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Taxpayer-funded sex-change surgery for transgender inmate put on hold

Lisa Bul / AP

In this Jan. 15, 1993, file photo, Robert Kosilek, aka Michelle Kosilek, sits in Bristol County Superior Court, in New Bedford, Mass. The convicted killer is suing the state of Massachusetts for the right to have a sex-change operation.

A federal judge on Tuesday put on hold his order calling for Massachusetts to pay for a convicted murderer's sex-change operation, allowing time for the state to appeal. 

The case involves a convicted wife-killer serving a life term who has legally changed his name to Michelle Kosilek. He sued the state Department of Corrections 12 years ago to force it to provide gender reassignment surgery. 

U.S. District Judge Mark Wolf in Boston ruled in September that Kosilek must be allowed the surgery at state taxpayers’ expense, although that order did not set a deadline and left it to the state to determine who would perform the operation and where it would be performed.

On Tuesday, Wolf agreed to stay his order, which he has called “unpopular and misunderstood,” until the state’s appeal of the operation is decided. Wolf also rejected a request for electrolysis treatment for Kosilek, saying that would have to come as part of a new case, the Boston Globe reported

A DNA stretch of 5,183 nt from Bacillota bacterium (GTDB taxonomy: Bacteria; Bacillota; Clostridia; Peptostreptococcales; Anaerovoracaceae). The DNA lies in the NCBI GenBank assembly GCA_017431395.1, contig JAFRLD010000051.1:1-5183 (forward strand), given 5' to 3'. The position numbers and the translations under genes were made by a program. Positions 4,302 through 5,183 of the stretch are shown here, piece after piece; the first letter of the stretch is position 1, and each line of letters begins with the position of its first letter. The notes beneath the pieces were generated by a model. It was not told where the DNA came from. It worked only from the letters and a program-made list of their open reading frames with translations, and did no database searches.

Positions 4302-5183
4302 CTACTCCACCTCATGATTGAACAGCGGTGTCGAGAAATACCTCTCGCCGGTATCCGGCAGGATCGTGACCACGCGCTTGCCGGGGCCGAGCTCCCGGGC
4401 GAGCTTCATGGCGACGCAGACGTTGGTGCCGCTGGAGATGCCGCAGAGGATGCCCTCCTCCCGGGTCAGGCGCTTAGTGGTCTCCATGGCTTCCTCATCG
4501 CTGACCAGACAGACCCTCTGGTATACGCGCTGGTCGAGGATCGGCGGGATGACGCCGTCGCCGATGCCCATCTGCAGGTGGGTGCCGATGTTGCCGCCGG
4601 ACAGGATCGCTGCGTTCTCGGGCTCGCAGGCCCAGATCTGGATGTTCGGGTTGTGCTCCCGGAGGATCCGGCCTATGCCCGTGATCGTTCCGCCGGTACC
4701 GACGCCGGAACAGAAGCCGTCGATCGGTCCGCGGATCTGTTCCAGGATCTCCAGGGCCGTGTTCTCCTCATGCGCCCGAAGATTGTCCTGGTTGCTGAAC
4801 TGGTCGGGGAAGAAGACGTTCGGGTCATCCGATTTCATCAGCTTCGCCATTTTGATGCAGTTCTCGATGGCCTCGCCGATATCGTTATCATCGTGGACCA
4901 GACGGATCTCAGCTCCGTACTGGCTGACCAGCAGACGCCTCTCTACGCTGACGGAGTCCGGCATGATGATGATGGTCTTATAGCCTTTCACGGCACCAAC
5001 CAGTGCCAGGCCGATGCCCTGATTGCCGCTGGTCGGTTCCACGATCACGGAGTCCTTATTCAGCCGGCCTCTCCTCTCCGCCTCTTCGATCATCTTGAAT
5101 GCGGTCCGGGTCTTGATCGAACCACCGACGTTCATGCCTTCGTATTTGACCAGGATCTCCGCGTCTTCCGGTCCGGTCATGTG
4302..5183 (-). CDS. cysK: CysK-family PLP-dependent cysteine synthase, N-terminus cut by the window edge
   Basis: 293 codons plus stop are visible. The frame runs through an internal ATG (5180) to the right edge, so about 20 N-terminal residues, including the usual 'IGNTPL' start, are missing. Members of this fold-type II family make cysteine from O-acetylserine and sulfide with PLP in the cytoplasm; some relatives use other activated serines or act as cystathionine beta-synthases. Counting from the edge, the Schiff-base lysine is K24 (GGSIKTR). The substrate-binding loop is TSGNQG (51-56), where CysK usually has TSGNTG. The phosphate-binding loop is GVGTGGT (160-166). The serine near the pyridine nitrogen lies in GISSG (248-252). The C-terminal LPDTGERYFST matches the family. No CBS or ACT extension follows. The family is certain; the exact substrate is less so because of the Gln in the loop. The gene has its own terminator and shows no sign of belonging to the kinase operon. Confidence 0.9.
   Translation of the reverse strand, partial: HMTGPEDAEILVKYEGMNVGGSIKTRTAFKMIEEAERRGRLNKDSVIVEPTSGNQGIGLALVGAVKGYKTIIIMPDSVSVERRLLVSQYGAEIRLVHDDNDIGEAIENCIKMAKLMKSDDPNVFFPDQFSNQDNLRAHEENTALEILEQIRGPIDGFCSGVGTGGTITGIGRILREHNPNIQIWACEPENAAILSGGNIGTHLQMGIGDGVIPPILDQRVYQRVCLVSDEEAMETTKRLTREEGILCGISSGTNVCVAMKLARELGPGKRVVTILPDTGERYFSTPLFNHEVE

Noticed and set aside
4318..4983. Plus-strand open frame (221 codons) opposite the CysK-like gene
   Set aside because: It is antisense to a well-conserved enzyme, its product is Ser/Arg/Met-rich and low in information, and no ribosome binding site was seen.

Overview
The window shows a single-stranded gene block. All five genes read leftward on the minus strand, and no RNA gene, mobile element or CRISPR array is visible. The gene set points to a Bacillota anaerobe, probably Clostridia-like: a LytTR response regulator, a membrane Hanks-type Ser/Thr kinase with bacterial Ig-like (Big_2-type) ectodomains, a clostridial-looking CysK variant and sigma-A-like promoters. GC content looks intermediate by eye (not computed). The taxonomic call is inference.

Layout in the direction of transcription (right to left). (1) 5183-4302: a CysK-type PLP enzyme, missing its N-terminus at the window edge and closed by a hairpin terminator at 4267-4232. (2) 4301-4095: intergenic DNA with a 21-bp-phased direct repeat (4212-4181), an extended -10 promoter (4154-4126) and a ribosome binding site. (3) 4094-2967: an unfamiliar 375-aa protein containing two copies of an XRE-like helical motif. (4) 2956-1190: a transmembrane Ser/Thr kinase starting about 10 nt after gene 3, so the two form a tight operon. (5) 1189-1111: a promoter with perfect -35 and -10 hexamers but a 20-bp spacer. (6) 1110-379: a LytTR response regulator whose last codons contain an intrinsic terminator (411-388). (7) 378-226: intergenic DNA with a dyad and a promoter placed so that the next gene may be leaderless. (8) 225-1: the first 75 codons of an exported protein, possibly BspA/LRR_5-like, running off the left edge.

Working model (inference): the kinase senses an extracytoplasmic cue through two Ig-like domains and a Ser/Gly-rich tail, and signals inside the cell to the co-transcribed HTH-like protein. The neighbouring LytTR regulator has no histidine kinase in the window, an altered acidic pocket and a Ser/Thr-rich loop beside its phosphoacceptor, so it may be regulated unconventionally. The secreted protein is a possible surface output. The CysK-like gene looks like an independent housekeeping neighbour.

The plaintiff, born Robert Kosilek, has suffered from gender identity disorder since childhood, according to court papers. He married Cheryl, a counselor he met while in drug rehabilitation, but strangled her in 1990 when she caught him wearing her clothes. He dumped her body in a car at a mall in North Attleborough, Mass., and fled to New York state before being arrested, according to court records.

Kosilek was convicted of murder in 1992 and sentenced to life in prison without possibility of parole. He has received hormone treatments and lives as a woman in an all-male prison.

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Wolf has used male pronouns to refer to Kosilek throughout the court proceedings.

The judge ruled in September that the state had violated Kosilek's Eighth Amendment right against cruel and unusual punishment by denying him the sex-change surgery. Corrections Department medical personnel had recommended the surgery, saying it was medically necessary to treat his gender identity disorder.

Wolf remarked in his September decision that Kosilek is “a man who truly believes that he is a female cruelly trapped in a male body.”

The state has appealed the September ruling to the U.S. Court of Appeals.

Reuters and The Associated Press contributed to this report.

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